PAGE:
Sunday, September 22, 2019

Marketing Plan Essay Example for Free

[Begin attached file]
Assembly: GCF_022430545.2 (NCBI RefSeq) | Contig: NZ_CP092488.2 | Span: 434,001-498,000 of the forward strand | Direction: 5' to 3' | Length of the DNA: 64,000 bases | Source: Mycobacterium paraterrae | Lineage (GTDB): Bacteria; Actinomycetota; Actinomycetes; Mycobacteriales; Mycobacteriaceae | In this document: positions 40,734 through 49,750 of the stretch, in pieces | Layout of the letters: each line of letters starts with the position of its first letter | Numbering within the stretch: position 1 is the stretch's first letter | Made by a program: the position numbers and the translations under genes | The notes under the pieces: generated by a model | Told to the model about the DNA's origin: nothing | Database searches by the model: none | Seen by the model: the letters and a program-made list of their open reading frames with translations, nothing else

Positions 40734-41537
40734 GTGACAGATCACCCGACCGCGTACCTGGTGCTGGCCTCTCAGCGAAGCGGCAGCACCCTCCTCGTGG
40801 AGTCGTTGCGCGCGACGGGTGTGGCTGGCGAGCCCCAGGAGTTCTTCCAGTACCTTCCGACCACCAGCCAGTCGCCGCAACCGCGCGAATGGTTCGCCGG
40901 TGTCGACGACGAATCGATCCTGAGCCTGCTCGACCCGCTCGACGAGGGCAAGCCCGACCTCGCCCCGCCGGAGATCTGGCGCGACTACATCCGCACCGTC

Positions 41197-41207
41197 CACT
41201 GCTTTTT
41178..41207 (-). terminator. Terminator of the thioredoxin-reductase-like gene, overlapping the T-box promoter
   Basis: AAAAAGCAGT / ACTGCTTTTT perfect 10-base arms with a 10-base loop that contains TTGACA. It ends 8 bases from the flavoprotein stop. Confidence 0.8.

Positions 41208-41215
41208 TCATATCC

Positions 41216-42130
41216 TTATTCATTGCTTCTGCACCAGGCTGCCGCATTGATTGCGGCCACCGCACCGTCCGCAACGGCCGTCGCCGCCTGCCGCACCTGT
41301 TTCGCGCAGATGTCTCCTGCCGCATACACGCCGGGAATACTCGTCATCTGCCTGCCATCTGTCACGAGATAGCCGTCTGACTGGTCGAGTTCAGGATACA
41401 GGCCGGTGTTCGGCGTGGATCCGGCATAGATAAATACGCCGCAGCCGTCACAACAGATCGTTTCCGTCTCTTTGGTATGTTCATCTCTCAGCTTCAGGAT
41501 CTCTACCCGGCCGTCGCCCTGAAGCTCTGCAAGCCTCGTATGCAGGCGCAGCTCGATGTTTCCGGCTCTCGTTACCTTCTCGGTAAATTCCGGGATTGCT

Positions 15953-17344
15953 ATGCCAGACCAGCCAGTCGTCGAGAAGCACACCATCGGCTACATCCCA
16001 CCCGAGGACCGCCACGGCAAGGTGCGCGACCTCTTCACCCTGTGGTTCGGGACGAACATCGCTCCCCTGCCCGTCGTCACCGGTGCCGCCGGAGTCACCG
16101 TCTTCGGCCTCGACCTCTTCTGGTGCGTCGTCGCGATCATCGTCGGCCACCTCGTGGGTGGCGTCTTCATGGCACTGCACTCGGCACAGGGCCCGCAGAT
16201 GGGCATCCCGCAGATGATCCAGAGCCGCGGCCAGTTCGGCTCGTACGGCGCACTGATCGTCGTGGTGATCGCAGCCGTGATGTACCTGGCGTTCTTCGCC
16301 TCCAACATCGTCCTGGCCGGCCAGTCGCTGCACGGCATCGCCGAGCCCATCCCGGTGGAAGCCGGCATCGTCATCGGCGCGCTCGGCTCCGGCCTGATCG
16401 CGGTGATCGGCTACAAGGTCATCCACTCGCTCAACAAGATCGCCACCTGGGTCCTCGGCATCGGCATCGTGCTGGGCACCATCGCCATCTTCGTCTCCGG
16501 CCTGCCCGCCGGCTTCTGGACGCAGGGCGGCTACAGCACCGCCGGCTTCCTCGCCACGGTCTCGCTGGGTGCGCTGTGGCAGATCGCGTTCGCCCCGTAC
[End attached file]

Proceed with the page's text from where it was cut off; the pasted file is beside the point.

Marketing Plan Essay Marketing Plan is defined as written plan that is used to guide an organization’s marketing activities for a period of two years or less. It is quite detailed and specific, and it helps an organization coordinate the many steps and people that play a role in marketing. * Marketing plan is also called as tactical plans or short-term plans. * Strategic plan or a long-term plan is a three-year or more that is more general and less detailed than tactical plans. REQUIREMENTS FOR AN EFFECTIVE MARKETING PLAN 1. Fact-based It must build on previous research and analysis. A plan is established on managerial hunches is like a house of cards; if one key assumption is proven wrong, the whole plan falls apart. 2. Organize and coordinate It must be as specific and detailed as possible. It needs to clearly identify the departments and people responsible for specific tasks; it must also describe the promotional and other materials that are required. The required level of sportsmanship should be clarified, including the quality and level of effort and service from all involved. 3. Programmed It must be orchestrated so that activities are carefully sequence. Timing is vitally important in marketing. Thus, a marketing plan must have a detailed, staged timetable. 4. Budgeted Every marketing plan must be budgeted carefully. In fact, several tentative budgets should be prepared before the organization decides on a final figure. 5. Flexible Unforeseen events will happen. Therefore, no plan should be cast in stones. The marketing plan should be adjusted if it appears that objective will definitely not be achieved, or if there are unexpected competitive moves. Contingency planning must built in. This means allowing some room in the plan and marketing budget to take care of unexpected events. 6. Controllable Making a plan work as it was originally designed is perhaps even more difficult than developing it in the first place. Every plan must contain measurable objectives and ways to determine, during the planning period, if adequate process is being made toward satisfying these objectives. The plan must also define who is responsible for measuring progress. 7. Internally consistent and interrelated Most parts of a marketing plan is interrelated and, therefore, need to be consistent. For example, advertising, internet marketing and other promotions must work together for better for greatest impact using integrated marketing communication (IMC). 8. Clear and simple Being detailed does not have to mean difficult. It is not enough that the plan’s architect is the only one who understands it. The efforts of many go into creating a successful marketing plan. Objectives and tasks must be clearly communicated. Possible areas of overlap, confusion, or misunderstanding needs to be eliminated. BENEFITS OF HAVING A MARKETING PLAN 1. Activities matched with target markets. Assuming that a segmented marketing strategy is being used, a plan ensures that the activities are focused only on chosen target markets. One of the steps in writing the plan is detailing the marketing mix (8 Ps) on a market-by-market basis. Budget waste from appealing to unattractive target markets is avoided. 2. Consistency of objectives and target-market priorities. The questions: â€Å"How far should the plan go to meet objectives?† and â€Å"Should each target market get equal attention?† are resolved by a good marketing plan, which ensures that the level of effort is consistent with the marketing objectives for each target markets and the relative size of each market. The more ambitious is the objective, the greater the required effort. 3. Common terms of reference. A marketing plan details activities for many people both within and outside an organization. A good plan provides common terms of reference for all. It carefully coordinates their efforts. It improves communication among those responsible for marketing and is great help in orienting outside advisors such as advertising agency staff and website designers. 4. Assistance in measuring marketing success A marketing plan is a tool of marketing management, because it provides the basis for controlling and evaluating marketing activities. 5. Continuity in long-term planning Marketing plans complement strategic market plans and provide a link between short and long-term planning. They ensure that an organization’s long-term goalsare always kept in focus. Because they are carefully rationalized and detailed, marketing plans remain useful even if their originators leave the organization. CONTENTS OF A MARKETING PLAN There are three parts to a marketing plan: the execurive summary, the marketing plan rationale, and the implementation plan. 1. Executive Summary is a brief summary of the major highlights of the marketing plan; it is for the organization’s executives to quickly review. The executive summary should be no more than two to four pages long and should be easy to read. It is called â€Å"executive† because executives can pursue it quickly, but still get it a ggod grasp of the main reason, intiatives, and costs for the marketing plan. A good approach is to sum up the highlights of each of the main sections of the markting plan rationale and implementation plaan. These highlights can be presented in the order in which they appear in the plan, according to the five key questions in the hospitality and travel marketing system. 2. Marketing plan rationale explains the facts, analyses and assumptions upon which the marketing plan is based. It describe the marketing strategies, target markets, positioning approaches, and marketing objectives seleccted for the plaaning period. The marketing plan rationale provides a historic record for those putting together future marketing plans and strategic market plans. It is also very helpful to outside advisors, such as advertising agencies and website designers, who are asked to handle only one specific task. The marketing plan rationale has two parts: a. Situation Analysis Highlights (where are we now?) is a study organizations strengths, weaknesses, and opportunities. It plays an important role in constructing marketing plans because marketing plans must build upon the organization’s marketing strengths, address major competitive weaknesses, and capitalize on identified opportunities. * Environmental Analysis The marketing plan should list and briefly discuss the major opportunities and threats presented. It should explain what impact is expected during the planning period. * Location and Community Analysis New factory or plant openings, major events to be staged, business closures or workforce reductions, residential development, industrial expansion, and new highway construction or redesign are just a few things that can have a very positive or negative effect on an organization or destination in short time span. The events should be identified and summarized in the marketing plan, and their impacts reviewed. * Primary Competitor Analysis It should also highlight each side’s competitive strengths and weaknesses. * Market Potential Analysis Should include the highlights of special marketing research studies. * Services Analysis The market plan should discuss such development projects and how they will be integrated with other marketing-mix (8P) activities. * Marketing Position and Plan Analysis The marketing plan and position analysis does just that; it goes over what has been done before so important lessons can be learned for future marketing planning. A synopsis of the organization’s current positioning in its target markets and the effectiveness of activities in previous marketing plans is presented. * Major Strengths, Weaknesses, Opportunities and Constraints This part of the plan is similar to summary. It forces marketers to consolidate all key situation analysis and other research findings. It should involve attaching relative importance weightings and priorities to identified strengths, weaknesses, opportunities and constraints. b. Selected Marketing Strategy (Where would we be like to be?) This details the strategy that the organization will follow in the next one to two years. It explains the facts, assumptions, and decisions influence strategy choices. * Market Segmentation and Target markets The plan should briefly review the segmental approach and characteristics used to divide the market. Some statistics should be presented on the size of the market segments and the organization’s penetration or market share of each. The selected target markets should be discussed, along with the reasons for choosing them. It is also useful to briefly review why other market segments are not being targeted wnd how the chosen target markets will interact with each other. * Marketing Strategy The plan should explain the analysis and assumptions that supported these choices. * Marketing Mixes The market plan should review these individually for each target market. A more detailed list of activities comes later in the implementation plan. * Positioning Approaches The marketing plan should explain how the positioning approaches will be reflected in each marketing-mix element (8 Ps). * Marketing Objectives The objectives for each target market should be clearly stated. They have to be result-oriented, stated in numerical terms, and time specific. A good idea suggested by some experts is to break up each objective into milestones. This means dividing each objective into sub-objectives with specific time deadlines. 3. Implementation plan (action plan) details the activities, marketing budget, staff responsibilities, timetable, and method of controlling, measuring and evaluating activities. The function of implementation plan is to specify all the required activities , responsibilities, cost and budget, time schedules, and control and evaluation procedures. It is sometimes called an action plan. A. Activities Plan (How do we get there?) It details the marketing mixes for each target market selected. It provides the specifics on the entire task required for each mix element of each target market. * Activities by Target Market All plan activities should be listed and described. It is best to do this separately for each marketing-mix element, and to arrange task in a time schedule based on when they will be initiated. * Responsibilities for Activities In most cases, several departments or divisions, many organization employees, and some outside firms will play a role in implementing the marketing plan. They must know what is expected in each one of them. A good way to do this is to know the description of responsibilities into the marketing plan and to identify each responsible party in the timetable and activity schedule. * Timetable and Activity Schedule This is a key part of the plan that is frequently referred to as the plan is being implemented. It should show each activity’s starting and completion dates, where the activity is to be carried out, and the persons responsible for the activity. B. Marketing Budget (How do we get there?) Every marketing plan should include a detailed budget that outlines how much will be spent on each of the 8 Ps or marketing-mix element for each target market. Knowing how much money to allocate to marketing as a difficult decision, but a good marketing budget should meet these four criteria: * Comprehensive All marketing activities or task or task are identified and estimated. * Coordinated Budgeting for all activities or tasks is carefully coordinated to avoid unnecessary duplication of effort and to maximize the synergy among budget items. * Practical The budget specifies the sources of the money and human resources for the marketing activities and tasks. * Realistic Marketing budget cannot be set in isolation from other departments’ priorities and activities. They have to be related to the organization’s resources and position in the industry sector. WAYS TO ESTABLISH MARKETING BUDGETS The most effective is known as the objective-and-task or empirical method. This process follows the zero-based budgeting idea, which means that every budget starts at zero each year and then builds up activity. A multi-stage budgeting process is used. The advantages of four budgeting approaches are as follows: 1. Historical or Arbitrary Budgeting This is a very simple approach. A certain amount or percentage is added to the last marketing budget. The budget increase is often set close to the economy’s rate inflation. 2. Rule-of-thumb Budgeting This approach is also known as the percentage-of-sales or heuristic method. In this method, the budget is calculated using an established industry sector average, and is usually a percentage of total sales revenues. 3. Competitive Budgeting This approach is also called competitive-parity approach. Like the previous methods, this one is easy to use. All that is needed is information on what competitors are budgeting for marketing, which can be found by reading published materials on these organizations or by studying their annual reports. Because this method begins by assuming that some amount will be spent in relation to a specific competitor, kt is nat a zero-based approach. 4. Objective-and-Task Budgeting This works exactly the way it sounds; marketing objectives are set first and then the activities or tasks to achieve them are detailed. The budget starts at nothing, which implies that it is a zero-based approach. Some called it build-up method, because an organization establishes the budget from the bottom up rather than starting with a total amount and then deciding how to spend it. C. Control Procedures (How do we know if we get there?) Controlling the plan is a marketing management function. To control effectively, the manager must know what is expected (desired results), when it is expected (progress points or milestones), who it is expected of, (responsible parties), and how expectations are to be measured (measures or metrics). Financial control of the marketing plan is achieved through budgeting and periodic reports that compare budgeted with actual expenditures. D. Evaluation Procedures (How do we know if we got there?) The ultimate test of a marketing plan’s success is the extent to which its marketing objectives are achieved. In addition to this type of analysis, results must be reviewed carefully on an objective-by-objective basis. Effective evaluation requires expected results and measurement techniques, metrics, performance standards, and a timetable for evaluation.